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Human impact erodes chimpanzee behavioral diversity

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Science  29 Mar 2019:
Vol. 363, Issue 6434, pp. 1453-1455
DOI: 10.1126/science.aau4532

More than just numbers

We often frame negative human impacts on animal species in terms of numbers of individuals reduced or numbers of regions from which species are absent. However, human activities are likely affecting species in more complex ways than these figures can capture. Kühl et al. studied behavioral and cultural diversity in our closest relative, the chimpanzee. They found that human-mediated disturbance is reducing these complex traits. Human influence thus goes well beyond simple loss of populations or species, leading to behavioral change even where populations persist.

Science, this issue p. 1453

Abstract

Chimpanzees possess a large number of behavioral and cultural traits among nonhuman species. The “disturbance hypothesis” predicts that human impact depletes resources and disrupts social learning processes necessary for behavioral and cultural transmission. We used a dataset of 144 chimpanzee communities, with information on 31 behaviors, to show that chimpanzees inhabiting areas with high human impact have a mean probability of occurrence reduced by 88%, across all behaviors, compared to low-impact areas. This behavioral diversity loss was evident irrespective of the grouping or categorization of behaviors. Therefore, human impact may not only be associated with the loss of populations and genetic diversity, but also affects how animals behave. Our results support the view that “culturally significant units” should be integrated into wildlife conservation.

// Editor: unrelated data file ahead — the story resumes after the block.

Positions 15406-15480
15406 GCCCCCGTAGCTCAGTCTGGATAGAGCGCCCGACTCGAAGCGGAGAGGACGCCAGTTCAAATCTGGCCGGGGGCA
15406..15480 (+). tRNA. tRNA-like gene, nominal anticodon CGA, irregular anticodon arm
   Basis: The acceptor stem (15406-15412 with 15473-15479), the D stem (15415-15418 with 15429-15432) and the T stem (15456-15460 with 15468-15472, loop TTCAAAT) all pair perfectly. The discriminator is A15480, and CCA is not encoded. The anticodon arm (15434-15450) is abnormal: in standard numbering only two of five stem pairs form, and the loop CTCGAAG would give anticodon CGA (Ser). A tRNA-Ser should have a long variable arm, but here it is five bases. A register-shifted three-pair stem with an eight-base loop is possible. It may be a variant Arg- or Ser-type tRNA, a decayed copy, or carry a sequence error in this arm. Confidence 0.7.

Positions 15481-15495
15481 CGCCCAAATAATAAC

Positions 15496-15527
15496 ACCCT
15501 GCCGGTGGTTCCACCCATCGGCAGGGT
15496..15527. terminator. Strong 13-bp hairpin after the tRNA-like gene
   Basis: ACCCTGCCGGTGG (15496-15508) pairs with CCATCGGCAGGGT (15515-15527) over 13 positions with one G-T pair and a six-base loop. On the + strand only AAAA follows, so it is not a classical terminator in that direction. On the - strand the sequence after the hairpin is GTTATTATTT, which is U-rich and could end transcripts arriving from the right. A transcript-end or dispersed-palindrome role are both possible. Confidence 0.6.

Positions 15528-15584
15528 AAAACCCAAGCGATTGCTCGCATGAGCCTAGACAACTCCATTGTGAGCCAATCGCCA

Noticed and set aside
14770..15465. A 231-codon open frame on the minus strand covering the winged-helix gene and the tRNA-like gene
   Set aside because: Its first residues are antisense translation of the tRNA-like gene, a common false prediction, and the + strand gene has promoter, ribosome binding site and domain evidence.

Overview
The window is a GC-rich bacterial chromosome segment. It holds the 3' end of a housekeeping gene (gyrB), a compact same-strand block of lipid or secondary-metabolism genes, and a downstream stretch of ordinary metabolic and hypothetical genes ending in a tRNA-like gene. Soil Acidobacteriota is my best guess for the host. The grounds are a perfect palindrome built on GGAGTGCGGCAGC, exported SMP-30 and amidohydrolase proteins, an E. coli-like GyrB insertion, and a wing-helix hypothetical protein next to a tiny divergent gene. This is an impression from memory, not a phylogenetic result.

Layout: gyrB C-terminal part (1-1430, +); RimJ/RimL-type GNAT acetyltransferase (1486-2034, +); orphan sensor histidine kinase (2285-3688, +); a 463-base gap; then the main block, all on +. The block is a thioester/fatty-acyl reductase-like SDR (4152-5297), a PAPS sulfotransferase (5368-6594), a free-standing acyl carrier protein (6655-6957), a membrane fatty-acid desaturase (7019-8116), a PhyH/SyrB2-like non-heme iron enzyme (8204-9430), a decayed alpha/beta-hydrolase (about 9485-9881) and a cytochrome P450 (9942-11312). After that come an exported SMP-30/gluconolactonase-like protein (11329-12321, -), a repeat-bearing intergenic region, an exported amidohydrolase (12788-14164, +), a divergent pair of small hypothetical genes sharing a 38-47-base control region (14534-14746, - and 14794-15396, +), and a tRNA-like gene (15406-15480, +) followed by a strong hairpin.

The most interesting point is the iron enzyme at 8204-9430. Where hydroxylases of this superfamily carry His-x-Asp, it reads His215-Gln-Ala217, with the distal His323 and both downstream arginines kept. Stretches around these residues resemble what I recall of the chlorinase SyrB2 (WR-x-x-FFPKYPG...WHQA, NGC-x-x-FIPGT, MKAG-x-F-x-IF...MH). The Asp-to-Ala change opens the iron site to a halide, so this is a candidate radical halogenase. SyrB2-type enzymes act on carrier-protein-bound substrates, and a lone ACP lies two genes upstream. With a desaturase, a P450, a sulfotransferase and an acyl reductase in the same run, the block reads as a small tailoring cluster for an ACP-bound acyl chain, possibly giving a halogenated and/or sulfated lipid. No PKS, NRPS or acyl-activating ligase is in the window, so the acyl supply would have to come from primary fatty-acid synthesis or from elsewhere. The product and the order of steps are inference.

Many animals show population-specific behavioral variation, with chimpanzees (Pan troglodytes) exhibiting exceptionally high levels of behavioral diversity (1, 2). This diversity has been documented in a variety of contexts, including communication, thermoregulation, and extractive foraging (table S1). Chimpanzees are also proficient tool users, using sticks, leaves, and stones to access honey, insects, meat, nuts, and algae (table S1). Many of these behaviors are inferred to be socially learned and therefore cultural (2), although the influence of genetic and environmental variation cannot always be ruled out (3). Culture in chimpanzees is supported by the occurrence of local traditions irrespective of resource or tool abundance (1, 2) and by controlled experiments demonstrating that naïve chimpanzees can socially learn new behaviors (4, 5). Moreover, new behaviors, or variants, are regularly discovered when observing previously unstudied populations (5).